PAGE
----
In order for fraudulent misrepresentation or deceit to be found, the complaining party must show not only that the defendant had an intention to deceive, but the complainant also must present sufficient proof that the party detrimentally relied upon the fraudulent representation.
Asermely v. Allstate Ins. Co., 728 A.2d 461, 464 (R.I.1999).
To establish a prima facie damages claim in a fraud case, the plaintiff must prove that the defendant “made a false representation intending thereby to induce plaintiff to rely thereon” and that the plaintiff justifiably relied thereon to his or her damage.
Travers v. Spidell, 682 A.2d 471, 472-73 (R.I.1996) (citation omitted).
First Circuit cases regarding mail and wire fraud similarly emphasize the deceit requirement, even though that statutory definition of fraud is read to be broader than the common law definition. See Bonilla v. Volvo Car Corp., 150 F.3d 62, 66-67 (1st Cir.1998), cert. denied, 526 U.S. 1098, 119 S.Ct. 1574, 143 L.Ed.2d 670 (1999) (mail or wire fraud requires intent to deceive another; use of loophole is not fraud); McEvoy Travel Bureau, Inc. v. Heritage Travel, Inc., 904 F.2d 786, 791-92 (1st Cir.1990).
We have found no evidence of misrepresentation or deceit by the defendants that either induced Peters to act contrary to his best interests or fail to take action that could have resulted in the payment of all or a part of the commissions due. Peters continued to sell jewelry for Anson to Tiffany on a commission basis on credit until Fleet foreclosed and sold all of Anson's assets which, as we held in Ed Peters I, it had a legal right to do. The effect of the reorganization plan may have had an unfortunate effect on Peters but it was not the result of any misrepresentation or deceit on the part of the defendants.
We rule as a matter of law that there was no fraud perpetrated by any of the defendants on Peters.
C. Count III: Tortious Interference with Contract
Peters next argues that the district court erred in granting a motion for judgment as a matter of law on Count III, a claim for tortious interference with contract. The district court granted the motion, setting aside a jury verdict finding Considine and C & J liable. The issue of damages was not submitted to the jury.
1. Procedural History
We begin our discussion with a review of the treatment of the tortious interference claim in our previous opinion. In Ed Peters I, we reversed the previous district court's entry of a motion for judgment as a matter of law on the tortious interference count, holding instead that the count must be submitted to the jury. We laid out the elements, stating: “the tortious interference claim required that Peters prove: (1) a sales-commission contract existed between Anson and Peters; (2) Fleet and Considine intentionally interfered with the sales-commission contract; and (3) their tortious actions damaged Peters.” Ed Peters I, 124 F.3d at 275 (citations omitted). Considering these elements, we concluded that, “there is no dispute that Fleet and Considine knew of Peters' contract to serve as Anson's sales representative to Tiffany's, or that Peters sustained damages due to the premature termination of its contract, without receiving payment for its outstanding commissions.” Id. Our analysis then turned to the “second and disputed” element: whether Considine and C & J intentionally interfered with the sales-commission contract between Peters and Anson. See id.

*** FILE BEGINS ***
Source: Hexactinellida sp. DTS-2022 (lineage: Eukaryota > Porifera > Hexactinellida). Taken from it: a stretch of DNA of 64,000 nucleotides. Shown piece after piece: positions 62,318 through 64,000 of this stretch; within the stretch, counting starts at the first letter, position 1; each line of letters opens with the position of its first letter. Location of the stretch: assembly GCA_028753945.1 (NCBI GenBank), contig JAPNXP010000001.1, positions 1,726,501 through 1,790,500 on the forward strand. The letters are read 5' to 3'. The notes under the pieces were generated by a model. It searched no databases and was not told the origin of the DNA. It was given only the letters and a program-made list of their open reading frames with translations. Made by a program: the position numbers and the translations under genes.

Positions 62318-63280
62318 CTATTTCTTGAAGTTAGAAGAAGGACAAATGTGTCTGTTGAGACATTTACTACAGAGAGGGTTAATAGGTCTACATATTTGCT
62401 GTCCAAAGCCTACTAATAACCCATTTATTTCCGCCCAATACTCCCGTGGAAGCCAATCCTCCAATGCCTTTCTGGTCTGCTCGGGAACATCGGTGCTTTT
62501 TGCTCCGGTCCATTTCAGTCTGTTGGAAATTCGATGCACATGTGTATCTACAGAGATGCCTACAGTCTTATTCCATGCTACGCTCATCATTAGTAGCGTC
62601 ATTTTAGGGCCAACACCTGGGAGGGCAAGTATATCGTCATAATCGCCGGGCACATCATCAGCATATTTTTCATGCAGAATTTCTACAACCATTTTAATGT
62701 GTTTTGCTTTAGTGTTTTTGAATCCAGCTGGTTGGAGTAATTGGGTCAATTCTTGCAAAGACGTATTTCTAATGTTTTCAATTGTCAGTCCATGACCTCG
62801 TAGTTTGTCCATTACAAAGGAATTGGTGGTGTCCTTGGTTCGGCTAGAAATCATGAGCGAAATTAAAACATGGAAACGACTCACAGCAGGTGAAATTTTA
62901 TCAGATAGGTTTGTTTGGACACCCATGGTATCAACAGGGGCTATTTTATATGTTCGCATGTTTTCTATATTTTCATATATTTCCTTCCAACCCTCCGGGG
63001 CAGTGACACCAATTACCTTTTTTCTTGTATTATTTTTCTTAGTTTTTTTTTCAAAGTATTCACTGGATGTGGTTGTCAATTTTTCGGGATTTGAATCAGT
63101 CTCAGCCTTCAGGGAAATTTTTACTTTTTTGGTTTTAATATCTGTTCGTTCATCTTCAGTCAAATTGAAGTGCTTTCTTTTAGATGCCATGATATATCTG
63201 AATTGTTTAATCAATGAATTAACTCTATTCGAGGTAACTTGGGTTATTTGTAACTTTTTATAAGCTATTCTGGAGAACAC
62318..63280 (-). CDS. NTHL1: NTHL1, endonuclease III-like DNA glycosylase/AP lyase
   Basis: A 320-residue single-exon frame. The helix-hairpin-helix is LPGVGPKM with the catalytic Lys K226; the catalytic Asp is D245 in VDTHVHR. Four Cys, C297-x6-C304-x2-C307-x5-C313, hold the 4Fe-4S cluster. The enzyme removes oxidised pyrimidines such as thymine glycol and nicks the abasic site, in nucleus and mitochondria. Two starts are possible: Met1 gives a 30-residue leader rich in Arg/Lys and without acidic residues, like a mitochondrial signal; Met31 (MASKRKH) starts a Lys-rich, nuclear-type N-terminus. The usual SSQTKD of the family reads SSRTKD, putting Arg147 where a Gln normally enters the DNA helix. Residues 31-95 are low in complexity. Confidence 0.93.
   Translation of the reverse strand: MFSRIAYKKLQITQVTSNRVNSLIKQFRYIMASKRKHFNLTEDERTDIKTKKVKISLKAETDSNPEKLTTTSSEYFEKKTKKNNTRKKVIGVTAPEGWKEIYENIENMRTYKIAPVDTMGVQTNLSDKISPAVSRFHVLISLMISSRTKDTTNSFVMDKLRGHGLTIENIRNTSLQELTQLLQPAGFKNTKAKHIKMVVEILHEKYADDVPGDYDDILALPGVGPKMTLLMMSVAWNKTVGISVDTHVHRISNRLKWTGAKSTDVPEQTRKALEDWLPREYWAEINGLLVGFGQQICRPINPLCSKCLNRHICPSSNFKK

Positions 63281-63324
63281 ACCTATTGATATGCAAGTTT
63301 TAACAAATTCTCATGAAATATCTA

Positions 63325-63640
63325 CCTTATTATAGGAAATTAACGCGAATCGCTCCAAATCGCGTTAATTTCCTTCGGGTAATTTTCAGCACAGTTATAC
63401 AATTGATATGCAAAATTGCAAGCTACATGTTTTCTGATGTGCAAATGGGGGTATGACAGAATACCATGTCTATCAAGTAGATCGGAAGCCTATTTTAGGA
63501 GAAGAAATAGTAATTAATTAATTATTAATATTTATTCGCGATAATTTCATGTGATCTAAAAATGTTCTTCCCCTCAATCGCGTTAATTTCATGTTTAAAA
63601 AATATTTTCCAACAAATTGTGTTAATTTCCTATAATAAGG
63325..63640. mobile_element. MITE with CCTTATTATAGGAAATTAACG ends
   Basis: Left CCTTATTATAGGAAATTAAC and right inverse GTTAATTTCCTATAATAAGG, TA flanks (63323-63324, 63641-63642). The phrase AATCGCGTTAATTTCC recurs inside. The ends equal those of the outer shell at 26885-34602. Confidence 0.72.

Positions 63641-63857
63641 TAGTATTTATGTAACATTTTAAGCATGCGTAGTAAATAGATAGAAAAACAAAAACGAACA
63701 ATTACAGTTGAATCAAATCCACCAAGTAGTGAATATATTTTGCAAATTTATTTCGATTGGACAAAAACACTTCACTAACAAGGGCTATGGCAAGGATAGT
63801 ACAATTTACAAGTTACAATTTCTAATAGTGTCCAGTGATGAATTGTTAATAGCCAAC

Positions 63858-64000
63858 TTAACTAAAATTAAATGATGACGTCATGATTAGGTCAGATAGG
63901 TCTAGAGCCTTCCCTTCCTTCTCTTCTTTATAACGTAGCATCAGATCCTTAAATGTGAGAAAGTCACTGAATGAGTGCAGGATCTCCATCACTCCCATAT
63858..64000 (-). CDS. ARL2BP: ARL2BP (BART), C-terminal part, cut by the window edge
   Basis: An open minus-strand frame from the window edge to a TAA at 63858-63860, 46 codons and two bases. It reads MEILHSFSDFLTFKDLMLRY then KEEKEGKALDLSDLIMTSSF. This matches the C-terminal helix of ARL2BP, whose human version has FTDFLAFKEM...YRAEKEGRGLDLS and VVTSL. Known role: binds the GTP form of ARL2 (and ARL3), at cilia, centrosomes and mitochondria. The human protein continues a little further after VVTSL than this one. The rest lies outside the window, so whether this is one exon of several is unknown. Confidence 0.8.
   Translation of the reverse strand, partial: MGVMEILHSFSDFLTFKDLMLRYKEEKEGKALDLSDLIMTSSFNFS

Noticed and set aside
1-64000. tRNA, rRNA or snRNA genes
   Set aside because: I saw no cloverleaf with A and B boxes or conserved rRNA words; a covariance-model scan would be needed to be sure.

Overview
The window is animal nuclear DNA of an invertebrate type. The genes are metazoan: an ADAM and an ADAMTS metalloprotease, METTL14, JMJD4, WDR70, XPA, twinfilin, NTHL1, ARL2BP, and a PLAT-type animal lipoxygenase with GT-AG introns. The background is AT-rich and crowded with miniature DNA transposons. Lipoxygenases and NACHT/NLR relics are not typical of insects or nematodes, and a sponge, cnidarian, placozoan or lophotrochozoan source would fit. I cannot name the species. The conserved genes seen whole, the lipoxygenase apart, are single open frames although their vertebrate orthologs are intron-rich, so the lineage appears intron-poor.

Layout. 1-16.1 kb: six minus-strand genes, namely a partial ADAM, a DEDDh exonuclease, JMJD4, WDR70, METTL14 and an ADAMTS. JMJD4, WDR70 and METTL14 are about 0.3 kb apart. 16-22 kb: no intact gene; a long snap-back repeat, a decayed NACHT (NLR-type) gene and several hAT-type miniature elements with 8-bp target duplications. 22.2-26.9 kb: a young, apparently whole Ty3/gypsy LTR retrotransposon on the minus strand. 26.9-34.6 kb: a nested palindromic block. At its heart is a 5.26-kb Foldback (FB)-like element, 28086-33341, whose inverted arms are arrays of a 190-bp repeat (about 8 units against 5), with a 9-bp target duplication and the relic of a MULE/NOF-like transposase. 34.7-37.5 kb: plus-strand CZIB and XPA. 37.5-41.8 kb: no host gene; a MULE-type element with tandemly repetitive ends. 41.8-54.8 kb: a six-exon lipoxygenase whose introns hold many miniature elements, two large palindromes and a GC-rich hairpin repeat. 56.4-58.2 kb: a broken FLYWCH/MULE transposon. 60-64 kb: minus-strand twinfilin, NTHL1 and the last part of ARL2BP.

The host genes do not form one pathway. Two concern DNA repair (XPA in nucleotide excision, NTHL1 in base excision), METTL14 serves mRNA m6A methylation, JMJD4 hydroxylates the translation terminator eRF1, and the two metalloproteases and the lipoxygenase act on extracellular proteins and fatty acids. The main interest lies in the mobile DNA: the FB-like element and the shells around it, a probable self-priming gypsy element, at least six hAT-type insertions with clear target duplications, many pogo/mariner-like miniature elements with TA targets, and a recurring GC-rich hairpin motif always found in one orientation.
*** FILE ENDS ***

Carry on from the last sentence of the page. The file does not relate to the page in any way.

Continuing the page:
Relying on Mesolella v. City of Providence, 508 A.2d 661 (R.I.1986), we held that, to prove intent, “Peters need only establish that ․ Considine acted with legal malice-an intent to do harm without justification.” Ed Peters I, 124 F.3d at 275. We pointed out that, “[Considine] not only acted intentionally to evade Anson's obligation to Peters, but at the same time negotiated for himself a $200,000 consulting fee.” Id. Thus, we held that the circumstantial evidence and the Considine memorandum to Fleet,7 “generated a trialworthy issue as to whether Considine acted with ‘legal malice’.” See id.
On remand, the jury returned a verdict against Considine and C & J on the count of tortious interference. The district court, however, on a motion for judgment as a matter of law pursuant to Fed.R.Civ.P. 50, reversed the jury's verdict.
2. Standard of Review
The standard for review of a district court's entry of judgment as a matter of law after the jury has reached a verdict is a familiar one. As we stated in Alvarez-Fonseca v. Pepsi Cola of Puerto Rico Bottling Co., 152 F.3d 17, 23 (1st Cir.1998):